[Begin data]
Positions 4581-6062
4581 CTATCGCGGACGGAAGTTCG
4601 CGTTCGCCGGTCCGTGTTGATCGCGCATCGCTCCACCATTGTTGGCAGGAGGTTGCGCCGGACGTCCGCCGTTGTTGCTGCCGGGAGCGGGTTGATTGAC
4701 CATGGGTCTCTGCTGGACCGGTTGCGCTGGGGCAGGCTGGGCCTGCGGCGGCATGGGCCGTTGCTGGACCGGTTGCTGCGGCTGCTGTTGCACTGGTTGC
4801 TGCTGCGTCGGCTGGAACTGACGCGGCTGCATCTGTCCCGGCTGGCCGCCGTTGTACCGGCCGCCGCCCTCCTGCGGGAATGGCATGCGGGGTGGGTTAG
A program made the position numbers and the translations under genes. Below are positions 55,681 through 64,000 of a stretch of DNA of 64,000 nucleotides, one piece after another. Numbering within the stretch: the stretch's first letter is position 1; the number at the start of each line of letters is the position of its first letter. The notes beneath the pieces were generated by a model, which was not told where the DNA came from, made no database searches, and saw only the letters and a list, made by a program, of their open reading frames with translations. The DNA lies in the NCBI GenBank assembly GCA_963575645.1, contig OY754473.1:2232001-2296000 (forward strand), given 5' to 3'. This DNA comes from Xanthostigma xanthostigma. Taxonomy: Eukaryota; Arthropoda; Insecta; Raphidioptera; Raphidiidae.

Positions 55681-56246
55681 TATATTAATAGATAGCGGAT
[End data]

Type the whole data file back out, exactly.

Positions 4581-6062
4581 CTATCGCGGACGGAAGTTCG
4601 CGTTCGCCGGTCCGTGTTGATCGCGCATCGCTCCACCATTGTTGGCAGGAGGTTGCGCCGGACGTCCGCCGTTGTTGCTGCCGGGAGCGGGTTGATTGAC
4701 CATGGGTCTCTGCTGGACCGGTTGCGCTGGGGCAGGCTGGGCCTGCGGCGGCATGGGCCGTTGCTGGACCGGTTGCTGCGGCTGCTGTTGCACTGGTTGC
4801 TGCTGCGTCGGCTGGAACTGACGCGGCTGCATCTGTCCCGGCTGGCCGCCGTTGTACCGGCCGCCGCCCTCCTGCGGGAATGGCATGCGGGGTGGGTTAG
A program made the position numbers and the translations under genes. Below are positions 55,681 through 64,000 of a stretch of DNA of 64,000 nucleotides, one piece after another. Numbering within the stretch: the stretch's first letter is position 1; the number at the start of each line of letters is the position of its first letter. The notes beneath the pieces were generated by a model, which was not told where the DNA came from, made no database searches, and saw only the letters and a list, made by a program, of their open reading frames with translations. The DNA lies in the NCBI GenBank assembly GCA_963575645.1, contig OY754473.1:2232001-2296000 (forward strand), given 5' to 3'. This DNA comes from Xanthostigma xanthostigma. Taxonomy: Eukaryota; Arthropoda; Insecta; Raphidioptera; Raphidiidae.

Positions 55681-56246
55681 TATATTAATAGATAGCGGAT